Andrew O’Hagan

Howra Station is on the quiet side at 7.38 a.m. A sheet of dust lies on the surface of Platform 13, and there, just under a sign for Horlicks (‘the Great Family Nourisher’), a pair of yellow birds peck and bounce in yesterday’s stomped chewing-gum. The people will come in a minute: the thousands of clerks on trains from the Calcutta suburbs, and dust will cover their shoes and the birds will scatter. But at 7.38 the station is quiet. Three small boys are sitting in the space between the tracks, their dirty limbs gathered round a fire of loose coals and plastic bottles. Together they are eating something. This is where they eat; this is where they live.

An hour later, in Rowland Road, on the other side of the river, a second group of boys are tucking in their white shirts. They too used to live in Howra Station, before being taken away and washed and given a bed and a place in the charity school on Rowland Road. Raju Bose, aged ten, has his hair in a neat side-parting; he can remember Howra Station, but nowadays he likes cricket and trigonometry and he doesn’t have any reason to cross the bridge. ‘OK,’ says a woman in a green sari. ‘Protocol says you must be standing up for the national anthem at the beginning and at the end.’

‘He came from a poor background and he built the nuclear rockets,’ says Raju.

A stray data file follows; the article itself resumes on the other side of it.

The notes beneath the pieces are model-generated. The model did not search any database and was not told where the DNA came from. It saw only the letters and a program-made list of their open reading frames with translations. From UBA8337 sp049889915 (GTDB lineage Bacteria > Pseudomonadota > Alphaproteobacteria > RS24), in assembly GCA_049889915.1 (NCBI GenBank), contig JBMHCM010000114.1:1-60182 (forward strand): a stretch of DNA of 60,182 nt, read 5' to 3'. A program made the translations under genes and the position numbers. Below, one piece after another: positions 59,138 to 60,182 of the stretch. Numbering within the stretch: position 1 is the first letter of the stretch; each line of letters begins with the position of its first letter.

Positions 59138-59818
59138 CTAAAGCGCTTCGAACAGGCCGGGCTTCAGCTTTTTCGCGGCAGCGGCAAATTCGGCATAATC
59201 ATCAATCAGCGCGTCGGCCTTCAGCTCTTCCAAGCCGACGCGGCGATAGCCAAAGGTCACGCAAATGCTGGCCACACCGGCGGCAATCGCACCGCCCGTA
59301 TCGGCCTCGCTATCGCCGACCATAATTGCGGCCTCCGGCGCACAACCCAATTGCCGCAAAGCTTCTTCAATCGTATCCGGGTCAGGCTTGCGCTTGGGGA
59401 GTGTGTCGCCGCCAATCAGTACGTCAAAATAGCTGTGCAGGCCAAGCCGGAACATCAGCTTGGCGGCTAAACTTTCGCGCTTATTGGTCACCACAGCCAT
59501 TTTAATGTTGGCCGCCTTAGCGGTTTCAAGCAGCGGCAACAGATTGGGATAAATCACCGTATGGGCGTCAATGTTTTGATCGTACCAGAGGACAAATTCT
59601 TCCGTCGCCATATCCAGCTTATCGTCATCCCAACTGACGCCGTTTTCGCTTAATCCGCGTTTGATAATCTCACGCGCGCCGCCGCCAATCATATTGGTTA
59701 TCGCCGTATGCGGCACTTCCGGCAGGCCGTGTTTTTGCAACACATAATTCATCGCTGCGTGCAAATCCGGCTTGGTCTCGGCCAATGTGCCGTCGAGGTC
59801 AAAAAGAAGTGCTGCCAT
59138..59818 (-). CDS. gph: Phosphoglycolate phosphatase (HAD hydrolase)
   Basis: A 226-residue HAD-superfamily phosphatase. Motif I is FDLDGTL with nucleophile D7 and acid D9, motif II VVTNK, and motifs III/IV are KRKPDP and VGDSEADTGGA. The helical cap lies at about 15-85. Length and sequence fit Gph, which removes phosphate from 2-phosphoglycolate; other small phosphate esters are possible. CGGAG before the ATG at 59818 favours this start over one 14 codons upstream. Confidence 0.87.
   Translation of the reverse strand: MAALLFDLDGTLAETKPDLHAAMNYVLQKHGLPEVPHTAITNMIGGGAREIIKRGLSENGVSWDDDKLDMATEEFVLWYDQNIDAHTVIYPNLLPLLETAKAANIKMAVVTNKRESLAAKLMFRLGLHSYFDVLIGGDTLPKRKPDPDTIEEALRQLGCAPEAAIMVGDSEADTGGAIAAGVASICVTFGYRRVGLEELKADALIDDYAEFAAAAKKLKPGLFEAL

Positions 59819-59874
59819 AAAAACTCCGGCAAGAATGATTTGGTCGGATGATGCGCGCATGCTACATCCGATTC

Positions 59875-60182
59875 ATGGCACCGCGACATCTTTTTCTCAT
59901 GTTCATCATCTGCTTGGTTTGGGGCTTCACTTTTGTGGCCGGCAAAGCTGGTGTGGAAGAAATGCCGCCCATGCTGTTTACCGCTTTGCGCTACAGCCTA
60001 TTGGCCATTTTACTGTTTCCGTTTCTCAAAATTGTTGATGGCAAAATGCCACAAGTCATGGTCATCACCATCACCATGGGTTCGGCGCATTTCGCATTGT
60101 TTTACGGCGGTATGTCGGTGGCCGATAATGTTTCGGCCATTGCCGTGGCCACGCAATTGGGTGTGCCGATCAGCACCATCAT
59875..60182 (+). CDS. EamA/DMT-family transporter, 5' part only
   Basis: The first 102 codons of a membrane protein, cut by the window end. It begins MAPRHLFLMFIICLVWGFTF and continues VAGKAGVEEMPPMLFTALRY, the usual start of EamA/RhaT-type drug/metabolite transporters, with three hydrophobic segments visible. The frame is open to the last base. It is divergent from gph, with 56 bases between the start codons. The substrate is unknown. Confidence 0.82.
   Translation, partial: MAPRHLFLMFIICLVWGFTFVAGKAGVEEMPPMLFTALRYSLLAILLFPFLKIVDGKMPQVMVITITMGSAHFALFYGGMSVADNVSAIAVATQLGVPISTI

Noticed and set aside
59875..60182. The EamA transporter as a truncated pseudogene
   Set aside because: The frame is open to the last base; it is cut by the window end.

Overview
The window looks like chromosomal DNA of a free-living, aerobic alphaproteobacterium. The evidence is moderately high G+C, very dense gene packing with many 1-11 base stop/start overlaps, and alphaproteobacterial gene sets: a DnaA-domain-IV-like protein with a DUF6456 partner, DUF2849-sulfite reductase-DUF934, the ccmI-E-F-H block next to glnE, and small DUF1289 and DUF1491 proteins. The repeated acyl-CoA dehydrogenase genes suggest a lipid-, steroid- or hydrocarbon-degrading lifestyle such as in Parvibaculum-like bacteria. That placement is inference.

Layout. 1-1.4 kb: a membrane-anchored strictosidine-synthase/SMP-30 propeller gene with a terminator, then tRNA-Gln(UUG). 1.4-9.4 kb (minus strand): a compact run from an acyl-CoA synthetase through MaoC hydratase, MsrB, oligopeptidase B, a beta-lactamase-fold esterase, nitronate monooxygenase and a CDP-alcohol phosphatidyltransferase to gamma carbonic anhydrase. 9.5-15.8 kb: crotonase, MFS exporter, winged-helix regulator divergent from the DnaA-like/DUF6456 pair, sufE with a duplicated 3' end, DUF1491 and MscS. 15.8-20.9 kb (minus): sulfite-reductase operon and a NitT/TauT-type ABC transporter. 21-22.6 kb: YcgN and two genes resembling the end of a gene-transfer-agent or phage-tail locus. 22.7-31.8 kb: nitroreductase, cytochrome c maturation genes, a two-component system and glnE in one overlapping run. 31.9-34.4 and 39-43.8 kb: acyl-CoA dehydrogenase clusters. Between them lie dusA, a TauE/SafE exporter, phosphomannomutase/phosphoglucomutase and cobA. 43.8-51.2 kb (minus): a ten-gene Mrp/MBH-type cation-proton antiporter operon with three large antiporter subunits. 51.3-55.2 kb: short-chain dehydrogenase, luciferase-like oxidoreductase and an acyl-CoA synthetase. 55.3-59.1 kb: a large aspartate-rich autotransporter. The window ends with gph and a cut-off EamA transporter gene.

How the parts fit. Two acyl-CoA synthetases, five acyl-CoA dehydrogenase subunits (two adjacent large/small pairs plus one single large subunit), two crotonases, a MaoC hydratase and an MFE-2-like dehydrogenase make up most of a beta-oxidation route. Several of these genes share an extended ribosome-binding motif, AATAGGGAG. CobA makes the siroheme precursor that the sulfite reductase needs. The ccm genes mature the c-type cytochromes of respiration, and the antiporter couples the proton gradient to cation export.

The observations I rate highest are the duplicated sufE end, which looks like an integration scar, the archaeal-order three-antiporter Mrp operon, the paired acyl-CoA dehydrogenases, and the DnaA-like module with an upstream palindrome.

‘Good,’ says the headmaster. ‘When you meet the President don’t be too afraid. Tell him your hopes for India.’

The driver of the school bus keeps his hand on the horn while he drives. The air is hot and it smells of diesel. Everyone on the road is fond of his horn and wreathed in diesel-heat just the same. At Maidan, when the traffic comes to a halt, our driver just switches off the engine and the boys laugh out the windows and wave to some soapy men who are washing themselves by the side of the road.

Deepak Sen is 16. His face is scarred down one side. I ask him if he is excited to be meeting the President of India. ‘It is a very great day,’ he says. Deepak leans in and tells me his story. When he was five, he was living with his mother near the Himalayas, and one night, while they slept under a mosquito net, someone kicked over a burning lamp and the net caught fire. His mother was wearing a flammable sari and the fire killed her. Deepak was burned down his left side. He says that no one ever came to collect him from the hospital. One day, months later, he wandered out of the hospital and got on a train. That’s how he ended up at Howra Station. A doctor tells me later that Deepak was wild when he lived in the space between the platforms. He sometimes walked on all fours; he would cry out and bite people. At first, when the man from the charity school talked him out of the station, he would only sit in a corner of the home at Rowland Road, eating what he was given, and even after months and years he would want to sleep on the floor, and would shout in the night, with no mosquito net to cover him.

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